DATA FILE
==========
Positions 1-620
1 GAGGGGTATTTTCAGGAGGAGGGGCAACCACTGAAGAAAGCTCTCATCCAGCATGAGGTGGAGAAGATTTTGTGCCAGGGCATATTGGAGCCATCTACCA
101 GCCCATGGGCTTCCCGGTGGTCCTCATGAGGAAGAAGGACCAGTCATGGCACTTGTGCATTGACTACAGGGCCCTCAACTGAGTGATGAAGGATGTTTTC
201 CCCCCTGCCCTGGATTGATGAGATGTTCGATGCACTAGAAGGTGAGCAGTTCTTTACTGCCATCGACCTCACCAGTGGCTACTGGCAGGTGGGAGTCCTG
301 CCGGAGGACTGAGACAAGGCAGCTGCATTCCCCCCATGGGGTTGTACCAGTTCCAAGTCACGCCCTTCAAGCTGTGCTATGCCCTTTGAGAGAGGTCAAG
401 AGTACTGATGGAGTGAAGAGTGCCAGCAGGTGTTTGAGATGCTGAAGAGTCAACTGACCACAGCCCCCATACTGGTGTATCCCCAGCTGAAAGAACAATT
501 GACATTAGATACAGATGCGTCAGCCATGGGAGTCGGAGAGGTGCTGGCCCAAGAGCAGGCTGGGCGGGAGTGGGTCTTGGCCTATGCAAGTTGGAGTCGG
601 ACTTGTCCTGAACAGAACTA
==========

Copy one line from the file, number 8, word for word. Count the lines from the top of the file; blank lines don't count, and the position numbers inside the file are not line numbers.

601 ACTTGTCCTGAACAGAACTA